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Samsung Electronics claims a world first as it plans to start production of chips using a new nanosheet transistor architecture at the industry-leading 3nm process node.
The world’s second-largest chip foundry implemented the nanosheet technology, also known as gate-all-around (GAA), leading top rival Taiwan Semiconductor Manufacturing Company (TSMC), which aims to adopt the technology for production in 2025. TSMC plans to kick off production of 3nm chips later this year.
Nanosheet technology promises to exceed performance limitations of FinFET, the current 3D-chip process used by Samsung and TSMC at the 7nm and 5nm nodes. Nanosheet is expected to improve power efficiency by reducing chip supply voltage levels, while also enhancing performance by increasing drive-current capability.
Samsung will initially use the nanosheet architecture to produce chips for high-performance, low-power computing applications followed by mobile processors, the company said in a press statement.
“We continue to demonstrate leadership in applying next-generation technologies to manufacturing, such as foundry industry’s first high-K metal gate, FinFET, as well as EUV (extreme ultraviolet lithography),” said Siyoung Choi, president of Foundry Business at Samsung Electronics. “We will continue active innovation in competitive technology development and build processes that help expedite achieving maturity of technology.”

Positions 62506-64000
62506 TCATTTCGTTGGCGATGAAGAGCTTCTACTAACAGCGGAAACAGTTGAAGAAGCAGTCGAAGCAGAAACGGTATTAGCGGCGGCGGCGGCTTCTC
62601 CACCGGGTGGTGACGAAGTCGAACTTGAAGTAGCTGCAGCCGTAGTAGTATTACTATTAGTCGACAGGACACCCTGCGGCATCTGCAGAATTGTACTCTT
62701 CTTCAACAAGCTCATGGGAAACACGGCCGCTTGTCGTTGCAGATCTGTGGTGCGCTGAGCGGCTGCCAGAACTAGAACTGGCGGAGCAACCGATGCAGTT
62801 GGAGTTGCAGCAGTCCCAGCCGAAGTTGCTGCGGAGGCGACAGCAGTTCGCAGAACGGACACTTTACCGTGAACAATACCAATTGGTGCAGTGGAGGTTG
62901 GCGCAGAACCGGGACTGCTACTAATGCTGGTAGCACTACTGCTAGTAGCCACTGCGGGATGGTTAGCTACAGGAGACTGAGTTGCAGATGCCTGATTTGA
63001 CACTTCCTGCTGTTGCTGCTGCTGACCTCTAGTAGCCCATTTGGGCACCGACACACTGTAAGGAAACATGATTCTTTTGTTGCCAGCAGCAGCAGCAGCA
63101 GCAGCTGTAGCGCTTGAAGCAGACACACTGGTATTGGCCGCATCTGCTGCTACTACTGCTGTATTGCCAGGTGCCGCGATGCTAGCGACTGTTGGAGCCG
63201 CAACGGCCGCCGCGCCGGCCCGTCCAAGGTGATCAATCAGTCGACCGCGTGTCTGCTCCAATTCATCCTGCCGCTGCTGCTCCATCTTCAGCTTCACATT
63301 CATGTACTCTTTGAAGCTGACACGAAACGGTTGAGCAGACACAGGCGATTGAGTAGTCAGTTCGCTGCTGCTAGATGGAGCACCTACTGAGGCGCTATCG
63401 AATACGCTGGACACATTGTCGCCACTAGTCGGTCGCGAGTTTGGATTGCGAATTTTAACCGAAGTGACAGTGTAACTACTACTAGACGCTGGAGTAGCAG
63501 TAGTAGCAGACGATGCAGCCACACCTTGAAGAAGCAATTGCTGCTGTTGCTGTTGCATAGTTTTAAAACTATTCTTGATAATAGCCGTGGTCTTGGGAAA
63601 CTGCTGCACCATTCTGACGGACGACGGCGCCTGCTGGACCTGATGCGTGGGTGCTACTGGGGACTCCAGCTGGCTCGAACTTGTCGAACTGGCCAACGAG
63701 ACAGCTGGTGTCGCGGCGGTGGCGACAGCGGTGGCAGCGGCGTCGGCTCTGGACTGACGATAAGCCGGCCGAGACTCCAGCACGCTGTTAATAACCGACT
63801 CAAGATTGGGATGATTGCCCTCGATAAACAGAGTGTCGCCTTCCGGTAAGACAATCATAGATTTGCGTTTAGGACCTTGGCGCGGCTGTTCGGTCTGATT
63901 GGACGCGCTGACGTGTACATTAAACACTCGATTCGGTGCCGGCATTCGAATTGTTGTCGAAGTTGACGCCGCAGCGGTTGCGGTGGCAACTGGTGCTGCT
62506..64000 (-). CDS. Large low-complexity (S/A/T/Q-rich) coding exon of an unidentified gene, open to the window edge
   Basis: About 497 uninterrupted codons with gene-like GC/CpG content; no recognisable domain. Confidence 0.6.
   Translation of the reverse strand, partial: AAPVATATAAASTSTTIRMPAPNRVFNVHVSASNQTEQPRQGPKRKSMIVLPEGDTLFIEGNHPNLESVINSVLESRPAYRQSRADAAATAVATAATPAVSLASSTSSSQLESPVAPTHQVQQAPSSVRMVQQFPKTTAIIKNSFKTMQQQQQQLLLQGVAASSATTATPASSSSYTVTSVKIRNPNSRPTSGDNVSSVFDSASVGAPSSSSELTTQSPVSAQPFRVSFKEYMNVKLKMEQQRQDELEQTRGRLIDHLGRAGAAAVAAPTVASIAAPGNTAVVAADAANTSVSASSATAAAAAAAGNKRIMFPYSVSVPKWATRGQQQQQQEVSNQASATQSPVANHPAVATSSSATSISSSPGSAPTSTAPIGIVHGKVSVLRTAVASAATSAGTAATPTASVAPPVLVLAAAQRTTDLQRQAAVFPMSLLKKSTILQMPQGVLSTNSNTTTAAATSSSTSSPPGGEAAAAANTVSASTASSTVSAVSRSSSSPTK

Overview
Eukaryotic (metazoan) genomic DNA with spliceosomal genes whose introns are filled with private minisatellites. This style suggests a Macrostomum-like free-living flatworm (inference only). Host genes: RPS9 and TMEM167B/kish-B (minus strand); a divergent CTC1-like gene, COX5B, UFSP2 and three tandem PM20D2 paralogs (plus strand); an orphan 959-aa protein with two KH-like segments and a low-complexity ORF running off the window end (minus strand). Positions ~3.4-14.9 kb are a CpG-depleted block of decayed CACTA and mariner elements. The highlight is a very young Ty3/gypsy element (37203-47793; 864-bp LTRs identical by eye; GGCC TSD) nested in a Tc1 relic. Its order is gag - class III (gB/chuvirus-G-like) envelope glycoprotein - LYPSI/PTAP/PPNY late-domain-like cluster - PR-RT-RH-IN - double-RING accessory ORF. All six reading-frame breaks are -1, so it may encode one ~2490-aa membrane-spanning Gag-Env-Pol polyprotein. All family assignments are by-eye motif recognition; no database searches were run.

Quest for PPA
Samsung said it has developed nanosheets with wider channels, which enables higher performance and greater energy efficiency compared to rival GAA technologies using nanowires with narrower channels. The company expects to adjust the channel width of nanosheets in order to optimize power usage and performance to meet various customer needs.
GAA is expected to yield power, performance, and area (PPA) benefits. Compared with 5nm, Samsung said the first-generation 3nm process can reduce power consumption by up to 45%, improve performance by 23%, and reduce area by 16%. The second-generation 3nm process will reduce power consumption by up to 50%, improve performance by 30%, and reduce area by 35%, according to the company.
Improving EDA With SAFE Partners
Since Q3 2021, the company has provided design infrastructure through its Samsung Advanced Foundry Ecosystem (SAFE) partners including Ansys, Cadence, Siemens, and Synopsys.
“We congratulate Samsung on this 3nm GAA production release milestone,” said Tom Beckley, senior vice president of the Custom IC & PCB Group at Cadence. “Cadence worked closely with Samsung Foundry to enable customers to achieve optimal power, performance, and area for this node using our digital solutions from library characterization to full digital flow implementation and signoff.”
For Samsung, the 3nm generation is a chance to narrow the gap with TSMC. In the advanced 7nm and 5nm nodes, TSMC had more than 90% of the market in 2021, according to market research firm Gartner.
Samsung is the first to adopt nanosheet technology, but that has scared customers such as Qualcomm and Nvidia away to TSMC on concerns about execution risks, according to Bernstein analyst Mark Li. Commercializing new technology with predictable quality, yield, and hence cost and volume requires a careful judgment on readiness and execution capabilities, and that is where TSMC differentiates, according to Li.